Fernard Leger

Fernard Leger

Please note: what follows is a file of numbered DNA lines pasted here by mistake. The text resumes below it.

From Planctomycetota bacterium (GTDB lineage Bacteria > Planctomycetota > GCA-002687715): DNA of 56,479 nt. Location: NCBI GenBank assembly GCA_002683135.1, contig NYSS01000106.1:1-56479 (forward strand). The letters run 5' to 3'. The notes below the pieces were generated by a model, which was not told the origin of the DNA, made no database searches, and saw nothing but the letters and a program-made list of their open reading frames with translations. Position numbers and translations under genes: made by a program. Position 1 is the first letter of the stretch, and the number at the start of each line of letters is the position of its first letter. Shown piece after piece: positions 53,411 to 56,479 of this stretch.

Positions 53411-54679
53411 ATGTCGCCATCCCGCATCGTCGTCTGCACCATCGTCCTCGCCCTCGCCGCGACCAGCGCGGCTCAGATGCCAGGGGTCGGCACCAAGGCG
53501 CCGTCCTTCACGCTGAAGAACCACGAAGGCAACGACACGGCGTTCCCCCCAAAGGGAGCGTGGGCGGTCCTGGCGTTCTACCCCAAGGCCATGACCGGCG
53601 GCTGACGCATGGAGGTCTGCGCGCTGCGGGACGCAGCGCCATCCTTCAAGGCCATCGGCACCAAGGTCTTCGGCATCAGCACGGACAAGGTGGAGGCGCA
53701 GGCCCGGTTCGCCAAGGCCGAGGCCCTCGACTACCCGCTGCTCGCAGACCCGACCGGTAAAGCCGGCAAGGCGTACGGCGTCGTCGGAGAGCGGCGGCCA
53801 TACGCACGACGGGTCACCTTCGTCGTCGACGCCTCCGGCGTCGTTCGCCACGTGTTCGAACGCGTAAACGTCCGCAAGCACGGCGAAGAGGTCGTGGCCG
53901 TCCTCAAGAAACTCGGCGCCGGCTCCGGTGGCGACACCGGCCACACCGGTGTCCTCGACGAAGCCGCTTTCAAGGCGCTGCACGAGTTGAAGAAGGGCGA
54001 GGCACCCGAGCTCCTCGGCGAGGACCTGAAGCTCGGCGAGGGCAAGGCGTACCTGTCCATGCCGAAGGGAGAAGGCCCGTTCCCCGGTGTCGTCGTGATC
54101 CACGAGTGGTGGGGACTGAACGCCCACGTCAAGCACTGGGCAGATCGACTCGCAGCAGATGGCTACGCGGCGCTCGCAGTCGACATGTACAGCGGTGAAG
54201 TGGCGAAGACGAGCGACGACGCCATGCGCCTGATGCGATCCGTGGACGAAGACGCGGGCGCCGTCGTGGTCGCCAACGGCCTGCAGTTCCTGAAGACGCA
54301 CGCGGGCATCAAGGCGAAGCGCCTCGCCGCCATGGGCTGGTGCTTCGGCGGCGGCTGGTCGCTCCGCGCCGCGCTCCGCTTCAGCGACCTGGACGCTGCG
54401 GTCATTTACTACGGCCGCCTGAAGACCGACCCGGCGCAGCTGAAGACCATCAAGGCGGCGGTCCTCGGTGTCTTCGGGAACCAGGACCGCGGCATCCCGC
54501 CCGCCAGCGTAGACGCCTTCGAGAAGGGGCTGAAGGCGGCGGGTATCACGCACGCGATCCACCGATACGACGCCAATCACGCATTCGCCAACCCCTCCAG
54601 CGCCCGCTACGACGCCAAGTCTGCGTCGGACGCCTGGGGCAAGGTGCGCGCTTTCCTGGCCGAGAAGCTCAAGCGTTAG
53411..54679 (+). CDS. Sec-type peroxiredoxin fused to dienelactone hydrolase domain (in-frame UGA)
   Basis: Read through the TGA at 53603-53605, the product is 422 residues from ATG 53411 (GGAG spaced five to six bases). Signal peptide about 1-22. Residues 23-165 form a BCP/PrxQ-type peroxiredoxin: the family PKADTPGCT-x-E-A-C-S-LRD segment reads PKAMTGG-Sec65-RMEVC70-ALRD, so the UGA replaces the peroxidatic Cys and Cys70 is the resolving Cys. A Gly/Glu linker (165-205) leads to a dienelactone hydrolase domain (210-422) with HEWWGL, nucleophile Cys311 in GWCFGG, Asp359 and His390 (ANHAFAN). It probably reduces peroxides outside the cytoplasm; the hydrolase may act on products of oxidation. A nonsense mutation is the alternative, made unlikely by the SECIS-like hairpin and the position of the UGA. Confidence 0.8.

French artist Fernand Léger was influenced by Cubist artists Pablo Picasso and Georges Braque, whose work influenced his mature abstract style. Léger was born in Argentan, France, in 1881. He originally supported himself as an architectural drafstman, and later he went on to study fine art at the École des Beaux-Arts and the Académie Julian in Paris. Léger served in the military during World War I, which came to influence his “mechanical” period, in which he depicted new technologies and human figures, in boldly colored, tubular style. In 1935, he had a solo exhibition at the Museum of Modern Art, New York. He taught at Yale during World War II, and then returned to France, where he continued to expand his ouevre, creating large-scale architectural renderings, portraits, stained-glass windows, ceramic sculptures, and set designs. The artist passed away in 1955 and, in 1960, the Musée Fernand Léger opened in Biot, France. The artist has been the subject of phosthumous retrospectives at the Museum of Modern Art, New York and the Philadelphia Museum of Art.

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